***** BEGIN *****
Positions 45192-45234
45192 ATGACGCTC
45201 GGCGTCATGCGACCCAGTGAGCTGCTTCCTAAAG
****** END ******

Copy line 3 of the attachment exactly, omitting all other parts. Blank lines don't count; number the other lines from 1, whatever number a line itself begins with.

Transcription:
45201 GGCGTCATGCGACCCAGTGAGCTGCTTCCTAAAG